I was pleasantly surprised when my daughter told me about the working environment in her new job. Apparently they were strictly told that they could not eat their lunch at their desk and had to take a compulsory half hour break for lunch (however urgent the job at hand was). They had to take a walk to the dining or restaurant area and have their lunch with friends or co-workers. Yet another ‘diktat’ was that they had to get up once every 15 or 30 minutes and take ‘micro breaks’. I think this is really needed for our young professionals working in the IT sector where they keep sitting in front of the terminal for long hours.
A typical Indian home, some 75 to 100 years ago, had very little furniture. No sofas, no dining tables and chairs or cots. Sofas you could sink into and never want to get up is still not so common in most of our homes. This is slowly changing and people now aspire to have one of those sofas you can drown into, and perhaps read a book or watch TV.
If you are one of those who love to sit and never get up, perhaps you need to change your ‘mobility’ habits. Dr Joan Vernikos, former Director of NASA’s Life Sciences Division and author of Sitting Kills, Moving Heals presents a well reasoned argument for why you need to interrupt your sitting every now and then.
In a typical Indian home of yesteryears, most people would be moving about doing some household chore—sweeping or swabbing or grinding or supervising the maids. This held true for both men and women, young and the old. Only invalids or the very sick would be inactive for long hours at a stretch. Today with the TV and the remote, people get into a comfortable sitting posture and ‘relax’ after having spent long hours sitting in their office.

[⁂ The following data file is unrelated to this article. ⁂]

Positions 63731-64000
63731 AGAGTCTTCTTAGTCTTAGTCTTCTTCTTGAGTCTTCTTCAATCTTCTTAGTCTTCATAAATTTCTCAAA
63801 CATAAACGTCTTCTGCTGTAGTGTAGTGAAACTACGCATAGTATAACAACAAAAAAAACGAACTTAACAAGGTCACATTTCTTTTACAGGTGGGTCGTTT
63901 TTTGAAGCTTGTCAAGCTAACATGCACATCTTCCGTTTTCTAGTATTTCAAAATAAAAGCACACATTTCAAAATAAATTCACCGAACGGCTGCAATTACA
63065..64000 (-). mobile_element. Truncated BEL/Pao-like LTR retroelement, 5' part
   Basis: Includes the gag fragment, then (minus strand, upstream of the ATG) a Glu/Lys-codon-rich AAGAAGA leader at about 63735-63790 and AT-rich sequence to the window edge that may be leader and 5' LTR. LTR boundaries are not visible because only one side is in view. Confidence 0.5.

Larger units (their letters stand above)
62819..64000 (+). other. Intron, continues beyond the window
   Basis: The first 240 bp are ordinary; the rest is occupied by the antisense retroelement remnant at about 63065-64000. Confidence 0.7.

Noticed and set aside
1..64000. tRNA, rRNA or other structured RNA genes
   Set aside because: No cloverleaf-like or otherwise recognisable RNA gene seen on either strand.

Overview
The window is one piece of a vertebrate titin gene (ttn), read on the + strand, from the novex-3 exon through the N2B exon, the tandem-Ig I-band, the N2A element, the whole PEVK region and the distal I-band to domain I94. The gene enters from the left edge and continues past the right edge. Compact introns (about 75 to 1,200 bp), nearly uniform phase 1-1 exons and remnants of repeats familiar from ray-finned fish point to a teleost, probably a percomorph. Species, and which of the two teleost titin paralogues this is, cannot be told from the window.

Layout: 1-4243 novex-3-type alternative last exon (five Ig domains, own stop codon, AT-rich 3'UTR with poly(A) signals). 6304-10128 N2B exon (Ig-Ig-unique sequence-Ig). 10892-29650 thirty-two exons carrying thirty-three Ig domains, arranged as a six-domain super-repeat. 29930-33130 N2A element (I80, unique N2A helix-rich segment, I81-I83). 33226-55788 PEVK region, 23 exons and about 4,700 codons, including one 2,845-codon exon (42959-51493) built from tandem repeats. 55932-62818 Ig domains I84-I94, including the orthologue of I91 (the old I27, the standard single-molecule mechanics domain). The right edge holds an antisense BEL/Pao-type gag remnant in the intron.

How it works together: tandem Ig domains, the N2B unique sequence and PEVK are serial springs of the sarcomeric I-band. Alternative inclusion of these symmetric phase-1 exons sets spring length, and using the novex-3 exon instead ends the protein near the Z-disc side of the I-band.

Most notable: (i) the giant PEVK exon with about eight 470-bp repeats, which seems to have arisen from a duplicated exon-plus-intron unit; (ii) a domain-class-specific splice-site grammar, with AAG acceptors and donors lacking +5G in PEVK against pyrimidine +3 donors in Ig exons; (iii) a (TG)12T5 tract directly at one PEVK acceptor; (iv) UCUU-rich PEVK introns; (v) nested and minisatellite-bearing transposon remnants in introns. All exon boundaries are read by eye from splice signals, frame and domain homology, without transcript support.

Dr Joan Vernikos was one of the doctors who was responsible for overseeing the health of astronauts in space. When you live in a gravity-free environment there is apparently a 10-fold acceleration of the aging process. So when you are sick and keep lying down and refuse to get up, you age faster. Dr Vernikos says, “...that gravity plays a big role in our physiological function and in the aging process.”
She further adds, “We were designed to squat, we were designed to kneel. Sitting is okay, but it is uninterrupted sitting that is bad for us. We are not designed to sit continuously. We are not designed to be in quasi microgravity...It is not how many hours of sitting that’s bad for you; it is how often you interrupt that sitting that is good for you. Standing continuously however, is again not good for you.” What you need to do according to Dr Vernikos is to stand up often and to keep interrupting your sitting. This advice is important for even those who regularly exercise.
Today, we try to arrange our workplace in a manner that requires minimum movement. The stationery items are all arranged within hand’s reach, the telephone is in your pocket, the printer can be accessed with a swivel of your chair making it unnecessary for you to get up. If you want to remain healthy and have less aches and pains, get up and get a glass of water. Don’t have that tea served at your desk. Don’t call up your colleague who is two cubicles away. Walk up to her and sort out the issue. Make getting up every 15 to 30 minutes a habit. In the beginning if you forget, use an online timer. I haven’t checked, but there must be an application which probably says “Time to get up”. If there isn’t one, here is your opportunity to make some megabucks!
The writer was earlier Health Secretary, Tamil Nadu, and is currently Additional Chief Secretary, and Chairman and MD, Tamil Nadu Handicrafts Development Corporation. She can be reached at Sheelarani.email@example.com.